Why Take This Hike?
A roadside hike that gains quick elevation and leads to soaring views? Count me in. A little traveled creek that rushes into one of the wildest whitewater rivers in Alaska? Hmm. Yes, please. A trail all to yourself just a few minutes from Denali’s busy front country area? Now you’re talking. Dragonfly Creek has all this and more, and you’ll only just be getting your feet wet.
Mile 242 of the Parks Highway. There’s a parking pullout on the west side of the highway overlooking the Nenana River. From the South, you may have noticed signs for other creeks such as Iceworm and Hornet. The creeks along this stretch of the Nenana have names that run alphabetically from north to south. Dragonfly Creek has a sign facing both directions. This is where your hike begins.
Cross the Parks Highway and begin up the trail on the north side of the creek bed. Bust through alders and willows for under a mile before emerging into more open terrain above the creek. A dirt slope will bring you on to the ridge that will be your route for much of the remainder of the hike, as far as you choose to go.
Dragonfly Creek is primarily fed by snowmelt. There are snowfields tucked into the gullies below the ridge several thousand feet above you. The creek’s cold temperature is as refreshing as it gets on a warm summer afternoon. Remember this for the way back down.
On the ridge, the trail will fade in and out at points. Continue up to reach the best views. The trail is moderate for most of its length, but should you choose, there is plenty of steep hiking below the upper ridges and snowfields that feed Dragonfly Creek. Wildflowers, large birds of prey such as Golden Eagles, Osprey, and Rough-Legged Hawks, as well as Dall Sheep Rams, Lambs, and Ewes may all be seen in this drainage. All it takes is a keen eye and a little patience to catch a glimpse of some of Denali’s more inconspicuous critters.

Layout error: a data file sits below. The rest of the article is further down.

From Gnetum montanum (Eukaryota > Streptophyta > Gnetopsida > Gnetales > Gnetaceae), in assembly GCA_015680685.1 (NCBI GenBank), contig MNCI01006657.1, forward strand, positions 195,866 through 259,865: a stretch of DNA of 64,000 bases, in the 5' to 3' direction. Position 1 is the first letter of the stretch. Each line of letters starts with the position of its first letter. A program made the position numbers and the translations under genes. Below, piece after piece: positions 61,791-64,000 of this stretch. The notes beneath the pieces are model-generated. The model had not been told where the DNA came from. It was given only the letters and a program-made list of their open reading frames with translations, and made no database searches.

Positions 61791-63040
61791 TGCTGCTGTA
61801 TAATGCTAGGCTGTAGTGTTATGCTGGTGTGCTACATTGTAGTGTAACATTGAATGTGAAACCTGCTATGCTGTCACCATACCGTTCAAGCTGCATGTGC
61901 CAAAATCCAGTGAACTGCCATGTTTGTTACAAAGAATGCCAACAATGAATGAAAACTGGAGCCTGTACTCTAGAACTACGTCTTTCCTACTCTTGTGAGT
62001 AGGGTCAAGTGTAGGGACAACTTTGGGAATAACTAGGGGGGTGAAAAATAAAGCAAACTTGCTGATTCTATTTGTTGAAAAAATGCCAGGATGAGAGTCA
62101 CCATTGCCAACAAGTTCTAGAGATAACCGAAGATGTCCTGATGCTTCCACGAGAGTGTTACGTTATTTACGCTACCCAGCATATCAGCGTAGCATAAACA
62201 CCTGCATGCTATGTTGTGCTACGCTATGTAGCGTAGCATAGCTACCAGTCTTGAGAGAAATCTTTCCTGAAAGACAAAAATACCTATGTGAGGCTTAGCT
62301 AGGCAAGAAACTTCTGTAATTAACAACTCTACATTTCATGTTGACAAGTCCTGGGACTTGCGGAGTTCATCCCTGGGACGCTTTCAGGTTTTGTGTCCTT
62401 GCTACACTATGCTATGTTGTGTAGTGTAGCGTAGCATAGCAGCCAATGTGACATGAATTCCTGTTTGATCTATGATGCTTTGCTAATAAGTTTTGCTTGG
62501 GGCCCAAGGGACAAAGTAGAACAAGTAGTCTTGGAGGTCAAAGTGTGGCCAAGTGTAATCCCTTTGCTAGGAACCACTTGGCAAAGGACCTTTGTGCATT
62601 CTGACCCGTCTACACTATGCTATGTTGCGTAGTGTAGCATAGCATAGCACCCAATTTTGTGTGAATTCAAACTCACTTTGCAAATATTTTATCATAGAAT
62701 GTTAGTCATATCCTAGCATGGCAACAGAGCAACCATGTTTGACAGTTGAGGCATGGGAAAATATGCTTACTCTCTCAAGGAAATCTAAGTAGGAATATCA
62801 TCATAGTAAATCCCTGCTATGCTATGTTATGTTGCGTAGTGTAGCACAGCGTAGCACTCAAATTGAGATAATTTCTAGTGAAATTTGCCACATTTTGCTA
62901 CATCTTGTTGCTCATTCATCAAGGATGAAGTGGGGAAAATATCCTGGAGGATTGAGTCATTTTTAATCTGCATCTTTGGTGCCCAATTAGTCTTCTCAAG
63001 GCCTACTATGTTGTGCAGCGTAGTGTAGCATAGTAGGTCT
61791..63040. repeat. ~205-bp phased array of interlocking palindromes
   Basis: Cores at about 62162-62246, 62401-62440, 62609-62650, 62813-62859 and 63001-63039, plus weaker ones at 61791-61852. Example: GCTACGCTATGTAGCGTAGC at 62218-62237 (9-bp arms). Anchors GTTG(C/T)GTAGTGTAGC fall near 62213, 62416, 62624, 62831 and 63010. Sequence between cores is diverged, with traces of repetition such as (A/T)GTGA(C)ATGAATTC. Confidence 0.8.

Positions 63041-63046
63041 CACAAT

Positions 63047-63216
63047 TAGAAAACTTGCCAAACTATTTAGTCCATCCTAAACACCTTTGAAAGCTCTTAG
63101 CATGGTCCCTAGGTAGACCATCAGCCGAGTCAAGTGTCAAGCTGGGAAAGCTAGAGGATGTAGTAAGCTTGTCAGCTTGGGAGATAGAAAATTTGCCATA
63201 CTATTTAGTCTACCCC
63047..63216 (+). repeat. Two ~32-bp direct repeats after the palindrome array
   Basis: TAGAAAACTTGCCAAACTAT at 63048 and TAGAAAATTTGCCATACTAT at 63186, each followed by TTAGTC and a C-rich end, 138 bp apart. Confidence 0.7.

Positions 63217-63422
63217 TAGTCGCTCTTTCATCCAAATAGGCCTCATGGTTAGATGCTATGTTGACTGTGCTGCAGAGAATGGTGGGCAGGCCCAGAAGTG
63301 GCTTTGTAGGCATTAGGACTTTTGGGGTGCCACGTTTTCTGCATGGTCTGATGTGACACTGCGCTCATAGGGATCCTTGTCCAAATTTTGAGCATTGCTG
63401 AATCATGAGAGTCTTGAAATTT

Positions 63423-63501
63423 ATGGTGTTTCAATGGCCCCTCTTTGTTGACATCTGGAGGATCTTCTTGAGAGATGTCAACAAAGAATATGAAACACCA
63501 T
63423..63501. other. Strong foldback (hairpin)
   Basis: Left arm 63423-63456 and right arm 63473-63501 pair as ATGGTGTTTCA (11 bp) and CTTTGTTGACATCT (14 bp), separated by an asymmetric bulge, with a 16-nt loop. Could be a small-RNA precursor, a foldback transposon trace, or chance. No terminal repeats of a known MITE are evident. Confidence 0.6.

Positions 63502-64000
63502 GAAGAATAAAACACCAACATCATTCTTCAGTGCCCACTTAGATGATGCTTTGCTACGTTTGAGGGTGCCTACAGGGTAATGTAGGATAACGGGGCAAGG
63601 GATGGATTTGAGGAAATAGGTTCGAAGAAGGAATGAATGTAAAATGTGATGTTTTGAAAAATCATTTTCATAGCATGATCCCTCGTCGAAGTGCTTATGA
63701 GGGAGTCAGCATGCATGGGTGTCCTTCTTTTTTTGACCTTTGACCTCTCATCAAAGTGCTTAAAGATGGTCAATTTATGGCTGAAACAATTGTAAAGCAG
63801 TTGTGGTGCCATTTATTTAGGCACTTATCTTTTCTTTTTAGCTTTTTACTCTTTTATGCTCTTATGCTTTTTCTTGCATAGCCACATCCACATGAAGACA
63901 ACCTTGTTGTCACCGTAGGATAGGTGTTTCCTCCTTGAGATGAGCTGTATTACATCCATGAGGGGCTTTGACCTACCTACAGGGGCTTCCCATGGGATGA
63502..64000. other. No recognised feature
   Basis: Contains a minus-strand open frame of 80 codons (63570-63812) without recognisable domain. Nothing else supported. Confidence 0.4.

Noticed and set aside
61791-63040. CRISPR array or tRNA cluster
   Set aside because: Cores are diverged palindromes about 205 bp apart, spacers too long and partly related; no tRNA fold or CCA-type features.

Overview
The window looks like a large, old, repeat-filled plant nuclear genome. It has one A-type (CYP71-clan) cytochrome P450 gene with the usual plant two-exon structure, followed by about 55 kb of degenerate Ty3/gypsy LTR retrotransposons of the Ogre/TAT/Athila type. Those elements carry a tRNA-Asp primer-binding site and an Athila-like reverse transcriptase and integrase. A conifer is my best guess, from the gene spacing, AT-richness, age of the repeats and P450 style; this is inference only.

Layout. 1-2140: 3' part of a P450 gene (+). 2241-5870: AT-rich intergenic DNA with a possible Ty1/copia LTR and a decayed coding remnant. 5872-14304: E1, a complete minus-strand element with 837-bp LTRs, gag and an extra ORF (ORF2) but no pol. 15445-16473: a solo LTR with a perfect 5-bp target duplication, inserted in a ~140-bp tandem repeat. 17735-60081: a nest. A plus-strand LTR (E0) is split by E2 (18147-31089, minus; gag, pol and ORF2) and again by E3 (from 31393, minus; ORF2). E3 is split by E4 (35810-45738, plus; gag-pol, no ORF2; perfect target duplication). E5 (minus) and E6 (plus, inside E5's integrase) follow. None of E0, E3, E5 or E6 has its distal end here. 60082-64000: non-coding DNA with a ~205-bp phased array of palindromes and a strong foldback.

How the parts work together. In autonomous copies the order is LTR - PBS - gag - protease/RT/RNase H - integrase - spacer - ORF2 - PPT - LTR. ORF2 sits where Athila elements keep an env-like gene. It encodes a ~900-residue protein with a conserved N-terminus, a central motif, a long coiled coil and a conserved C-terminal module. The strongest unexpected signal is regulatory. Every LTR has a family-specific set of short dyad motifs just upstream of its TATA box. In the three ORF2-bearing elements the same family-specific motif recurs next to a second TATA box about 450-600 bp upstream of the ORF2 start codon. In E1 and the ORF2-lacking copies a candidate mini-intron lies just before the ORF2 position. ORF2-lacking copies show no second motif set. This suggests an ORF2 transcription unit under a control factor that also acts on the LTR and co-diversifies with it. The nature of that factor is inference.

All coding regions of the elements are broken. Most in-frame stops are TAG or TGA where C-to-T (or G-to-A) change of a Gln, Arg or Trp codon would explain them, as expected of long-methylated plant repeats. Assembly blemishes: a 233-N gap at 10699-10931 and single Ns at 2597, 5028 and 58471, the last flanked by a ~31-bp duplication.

At any point, reverse the trail and begin your descent back toward the road along the ridge. This drainage is one of several in your immediate vicinity that offer fantastic creekside hikes to reach alpine ridges. If you’re looking for an off-trail adventure, take your pick from any of the other creeks in this narrow canyon of the Nenana River. To the south, Iceworm, Fox, and to the north, Bison Gulch, all offer fantastic routes along steep creeks flowing down off of the high peaks surrounding you. Whether you’re passing through en route to Anchorage or Fairbanks, or if you’ve been in the park and wish to see what else is here, Dragonfly Creek will not disappoint.